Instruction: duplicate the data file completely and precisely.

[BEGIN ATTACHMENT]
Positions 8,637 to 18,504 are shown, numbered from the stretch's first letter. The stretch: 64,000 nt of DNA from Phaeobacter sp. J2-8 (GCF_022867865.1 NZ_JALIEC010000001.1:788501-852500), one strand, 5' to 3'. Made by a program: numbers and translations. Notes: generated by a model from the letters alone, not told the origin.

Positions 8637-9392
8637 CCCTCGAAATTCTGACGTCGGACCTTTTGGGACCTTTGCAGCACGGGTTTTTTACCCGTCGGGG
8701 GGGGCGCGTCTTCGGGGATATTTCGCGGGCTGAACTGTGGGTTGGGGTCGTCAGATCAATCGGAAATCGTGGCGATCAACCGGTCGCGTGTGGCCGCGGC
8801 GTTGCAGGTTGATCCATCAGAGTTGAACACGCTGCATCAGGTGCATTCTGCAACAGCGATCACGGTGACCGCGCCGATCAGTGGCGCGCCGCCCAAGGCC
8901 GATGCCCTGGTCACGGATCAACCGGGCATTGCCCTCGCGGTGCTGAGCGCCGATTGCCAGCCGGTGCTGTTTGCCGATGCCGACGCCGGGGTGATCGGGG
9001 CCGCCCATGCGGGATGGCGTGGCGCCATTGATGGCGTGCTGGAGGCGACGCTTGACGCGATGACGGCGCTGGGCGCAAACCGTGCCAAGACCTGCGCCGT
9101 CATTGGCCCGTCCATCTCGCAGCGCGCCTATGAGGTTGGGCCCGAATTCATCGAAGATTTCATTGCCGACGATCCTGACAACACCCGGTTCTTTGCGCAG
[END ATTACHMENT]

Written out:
Positions 8,637 to 18,504 are shown, numbered from the stretch's first letter. The stretch: 64,000 nt of DNA from Phaeobacter sp. J2-8 (GCF_022867865.1 NZ_JALIEC010000001.1:788501-852500), one strand, 5' to 3'. Made by a program: numbers and translations. Notes: generated by a model from the letters alone, not told the origin.

Positions 8637-9392
8637 CCCTCGAAATTCTGACGTCGGACCTTTTGGGACCTTTGCAGCACGGGTTTTTTACCCGTCGGGG
8701 GGGGCGCGTCTTCGGGGATATTTCGCGGGCTGAACTGTGGGTTGGGGTCGTCAGATCAATCGGAAATCGTGGCGATCAACCGGTCGCGTGTGGCCGCGGC
8801 GTTGCAGGTTGATCCATCAGAGTTGAACACGCTGCATCAGGTGCATTCTGCAACAGCGATCACGGTGACCGCGCCGATCAGTGGCGCGCCGCCCAAGGCC
8901 GATGCCCTGGTCACGGATCAACCGGGCATTGCCCTCGCGGTGCTGAGCGCCGATTGCCAGCCGGTGCTGTTTGCCGATGCCGACGCCGGGGTGATCGGGG
9001 CCGCCCATGCGGGATGGCGTGGCGCCATTGATGGCGTGCTGGAGGCGACGCTTGACGCGATGACGGCGCTGGGCGCAAACCGTGCCAAGACCTGCGCCGT
9101 CATTGGCCCGTCCATCTCGCAGCGCGCCTATGAGGTTGGGCCCGAATTCATCGAAGATTTCATTGCCGACGATCCTGACAACACCCGGTTCTTTGCGCAG